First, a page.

Operation Caffeination

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Sticks and Stones and Broken Bones Never Sounded Better

with 5 comments

There is no doubt that Western children inhabit a frighteningly gender stereotyped, sexually-charged world. The world my children are growing up in feels foreign to me, unlike anything I’ve even read about, perhaps aside from Atwood’s all-too-believable version of our society’s possible dystopian future.

Concerned parents are anxiously trying to protect their children from what has been aptly termed a “sexualized wallpaper” of media and marketing directed at our kids. How do we combat something so pervasive?

Could it really be as simple as just #notbuyingit?

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Only time will tell, but I can tell you this: you will not find Barbie pink or anything adorned with skulls and flames anywhere in nature. Our prescriptive gendered color palettes were invented at a marketing meeting, not discovered by children engaged in healthy, active outdoor play.

Reconnecting with the earth may turn out to be the only way to protect our kids from the media’s narrow understanding of what it means to be human.

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5 Responses

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  1. I first encountered the color thing as a kid interested in trains. Lionel had train sets in “boys” and “girls” colorations. I remember thinking, “Why would any kid want to play with a powder-blue or pink steam engine?” Today, my version of that is, “Why do they need a steam engine at all?”
    There are still versions of this aimed at adults, like when I step into a Patagonia store and the women’s section is not only a different color palette, but also always right next to the kids’ section. It’s my firm belief, however, that if you’re aware that marketing and advertising is at work, then it DOESN’T work. I’m not bragging, but most of the time, I’m aware that I’m being advertised to, and that might be the best defense to arm kids with: let them know what advertising and marketing is, and let them know when it’s being used.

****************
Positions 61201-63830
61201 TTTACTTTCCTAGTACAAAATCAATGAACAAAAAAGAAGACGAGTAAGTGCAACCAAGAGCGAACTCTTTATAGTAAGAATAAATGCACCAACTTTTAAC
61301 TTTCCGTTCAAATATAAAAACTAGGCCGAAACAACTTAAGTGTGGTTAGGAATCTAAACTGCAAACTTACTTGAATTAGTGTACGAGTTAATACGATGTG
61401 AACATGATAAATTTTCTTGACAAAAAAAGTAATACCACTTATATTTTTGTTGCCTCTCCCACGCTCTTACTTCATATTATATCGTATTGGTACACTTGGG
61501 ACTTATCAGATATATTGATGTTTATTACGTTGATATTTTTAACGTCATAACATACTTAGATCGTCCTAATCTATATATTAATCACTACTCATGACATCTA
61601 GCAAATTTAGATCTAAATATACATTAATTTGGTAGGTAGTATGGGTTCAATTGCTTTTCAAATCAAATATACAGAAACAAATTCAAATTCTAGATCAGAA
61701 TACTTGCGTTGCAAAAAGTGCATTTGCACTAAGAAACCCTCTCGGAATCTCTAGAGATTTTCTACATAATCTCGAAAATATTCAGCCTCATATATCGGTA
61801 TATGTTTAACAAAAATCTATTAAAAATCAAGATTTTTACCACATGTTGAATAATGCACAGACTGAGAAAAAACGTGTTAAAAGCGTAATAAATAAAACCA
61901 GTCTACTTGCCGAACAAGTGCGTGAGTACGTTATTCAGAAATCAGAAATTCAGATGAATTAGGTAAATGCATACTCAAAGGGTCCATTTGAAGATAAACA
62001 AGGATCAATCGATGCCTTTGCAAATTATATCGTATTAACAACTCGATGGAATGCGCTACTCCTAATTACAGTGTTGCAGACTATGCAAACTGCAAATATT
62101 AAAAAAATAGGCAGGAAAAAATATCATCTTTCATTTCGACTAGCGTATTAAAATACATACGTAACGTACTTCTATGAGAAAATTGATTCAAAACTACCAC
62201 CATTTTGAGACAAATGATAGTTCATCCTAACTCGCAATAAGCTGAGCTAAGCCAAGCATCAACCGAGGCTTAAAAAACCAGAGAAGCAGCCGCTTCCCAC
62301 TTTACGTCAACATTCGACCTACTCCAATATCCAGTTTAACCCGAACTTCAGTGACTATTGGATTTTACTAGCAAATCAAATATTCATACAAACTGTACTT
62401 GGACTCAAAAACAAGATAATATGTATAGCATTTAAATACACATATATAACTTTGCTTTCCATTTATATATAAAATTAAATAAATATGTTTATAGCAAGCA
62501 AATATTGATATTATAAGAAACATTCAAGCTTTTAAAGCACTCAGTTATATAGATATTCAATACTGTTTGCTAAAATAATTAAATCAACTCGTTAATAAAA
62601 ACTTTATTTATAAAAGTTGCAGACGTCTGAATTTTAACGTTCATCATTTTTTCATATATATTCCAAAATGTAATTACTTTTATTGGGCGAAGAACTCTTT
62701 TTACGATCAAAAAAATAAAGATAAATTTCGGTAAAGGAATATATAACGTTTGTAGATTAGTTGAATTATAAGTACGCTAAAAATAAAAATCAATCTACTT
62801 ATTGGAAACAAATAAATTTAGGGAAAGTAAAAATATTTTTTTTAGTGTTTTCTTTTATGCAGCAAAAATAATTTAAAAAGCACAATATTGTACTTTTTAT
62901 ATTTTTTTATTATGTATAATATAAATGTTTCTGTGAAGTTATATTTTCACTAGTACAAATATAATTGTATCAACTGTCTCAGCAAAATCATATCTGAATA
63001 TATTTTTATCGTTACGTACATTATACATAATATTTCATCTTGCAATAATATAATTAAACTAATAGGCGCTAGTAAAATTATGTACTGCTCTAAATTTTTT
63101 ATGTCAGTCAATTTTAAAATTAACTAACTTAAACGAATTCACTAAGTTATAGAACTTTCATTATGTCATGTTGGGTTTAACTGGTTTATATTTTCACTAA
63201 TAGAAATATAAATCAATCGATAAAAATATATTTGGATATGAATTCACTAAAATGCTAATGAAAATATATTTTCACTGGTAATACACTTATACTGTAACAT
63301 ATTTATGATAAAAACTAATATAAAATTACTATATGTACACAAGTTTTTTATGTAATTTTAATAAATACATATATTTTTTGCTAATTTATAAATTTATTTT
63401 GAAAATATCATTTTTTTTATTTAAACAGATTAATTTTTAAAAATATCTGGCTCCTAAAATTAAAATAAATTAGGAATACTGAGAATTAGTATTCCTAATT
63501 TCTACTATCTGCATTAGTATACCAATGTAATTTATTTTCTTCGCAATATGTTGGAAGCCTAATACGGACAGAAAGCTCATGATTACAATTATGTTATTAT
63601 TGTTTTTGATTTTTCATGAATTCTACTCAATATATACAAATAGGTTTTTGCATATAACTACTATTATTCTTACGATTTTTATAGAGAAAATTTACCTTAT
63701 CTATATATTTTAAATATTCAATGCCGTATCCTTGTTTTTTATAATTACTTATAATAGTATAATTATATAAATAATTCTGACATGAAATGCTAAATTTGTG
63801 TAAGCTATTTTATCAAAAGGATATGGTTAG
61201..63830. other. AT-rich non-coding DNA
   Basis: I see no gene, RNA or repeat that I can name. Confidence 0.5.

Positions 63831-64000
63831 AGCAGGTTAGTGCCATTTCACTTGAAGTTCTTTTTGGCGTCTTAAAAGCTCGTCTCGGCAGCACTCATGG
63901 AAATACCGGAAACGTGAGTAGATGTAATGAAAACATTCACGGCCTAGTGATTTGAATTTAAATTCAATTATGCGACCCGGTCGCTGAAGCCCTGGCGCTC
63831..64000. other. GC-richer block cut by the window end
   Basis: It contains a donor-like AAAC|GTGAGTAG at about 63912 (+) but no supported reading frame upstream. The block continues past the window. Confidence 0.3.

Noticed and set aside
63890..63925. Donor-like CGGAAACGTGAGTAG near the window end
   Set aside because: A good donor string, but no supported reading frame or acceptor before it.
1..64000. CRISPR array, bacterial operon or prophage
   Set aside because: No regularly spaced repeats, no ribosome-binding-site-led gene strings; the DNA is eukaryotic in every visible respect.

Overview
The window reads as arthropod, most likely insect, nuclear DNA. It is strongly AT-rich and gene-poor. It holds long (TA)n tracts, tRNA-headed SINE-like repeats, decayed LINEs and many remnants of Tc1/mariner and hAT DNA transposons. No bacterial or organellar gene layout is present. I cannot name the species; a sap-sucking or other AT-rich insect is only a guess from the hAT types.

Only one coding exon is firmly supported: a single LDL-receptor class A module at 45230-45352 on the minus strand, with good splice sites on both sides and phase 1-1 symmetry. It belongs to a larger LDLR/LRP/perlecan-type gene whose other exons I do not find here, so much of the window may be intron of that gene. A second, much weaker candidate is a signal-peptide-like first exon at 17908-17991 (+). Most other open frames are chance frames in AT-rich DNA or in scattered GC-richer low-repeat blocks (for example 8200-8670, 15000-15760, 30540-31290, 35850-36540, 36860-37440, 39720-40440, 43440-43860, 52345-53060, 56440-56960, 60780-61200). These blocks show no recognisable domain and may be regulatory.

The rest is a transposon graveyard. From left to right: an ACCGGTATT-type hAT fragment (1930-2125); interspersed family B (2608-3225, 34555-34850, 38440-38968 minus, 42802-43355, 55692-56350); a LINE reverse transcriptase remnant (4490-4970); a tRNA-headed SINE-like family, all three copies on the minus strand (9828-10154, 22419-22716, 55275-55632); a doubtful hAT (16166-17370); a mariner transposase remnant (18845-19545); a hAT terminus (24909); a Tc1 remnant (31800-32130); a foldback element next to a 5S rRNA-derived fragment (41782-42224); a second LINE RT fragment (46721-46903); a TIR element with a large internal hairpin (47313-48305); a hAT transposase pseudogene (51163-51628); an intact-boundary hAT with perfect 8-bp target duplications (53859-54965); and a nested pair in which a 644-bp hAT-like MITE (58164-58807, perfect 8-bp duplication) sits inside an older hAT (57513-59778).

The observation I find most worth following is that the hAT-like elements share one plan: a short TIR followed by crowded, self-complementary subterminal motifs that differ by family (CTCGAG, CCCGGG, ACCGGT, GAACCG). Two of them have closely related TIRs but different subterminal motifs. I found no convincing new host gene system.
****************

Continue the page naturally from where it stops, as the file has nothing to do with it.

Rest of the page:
Hontz

    March 6, 2012 at 4:19 am

    • I totally agree. I know from experience that it is entirely possible to raise a child without the “assistance” of the media…or at least it was when my parents did it! It is scary to look around and realize how high the stakes have climbed in our culture, but at the same time, what a great opportunity to pass some valuable critical thinking skills on to the next generation.

      MWS

      March 6, 2012 at 7:09 am

  2. Thanks for the link to my post. I’ve just shared it on my Facebook page http://www.facebook.com/themulesmouth. Your blog looks fascinating I can’t wait to explore it some more! x

    The Mule

    March 9, 2012 at 8:36 pm

    • Thank you! I love following your blog. Thanks for your work on the Amazon petition!

      MWS

      March 16, 2012 at 11:14 pm

  3. This. I can’t claim to be even interested in being media-free, but I will be damned (possibly, literally) if I let my children wander into those worlds without any kind of armour against the messages they’re going to hear. So we watch television, we read books, we go shopping and we talk about the things we see, the things we hear, how they make us think and feel. And then we GO OUTSIDE, because blue skies and sunshine and sand and grass and fresh air are so, so good for them, and I don’t have to worry about the trees trying to sell them anything or the wind trying to tell them that they aren’t good enough as they are.

    jaqbuncad

    March 12, 2012 at 4:50 am


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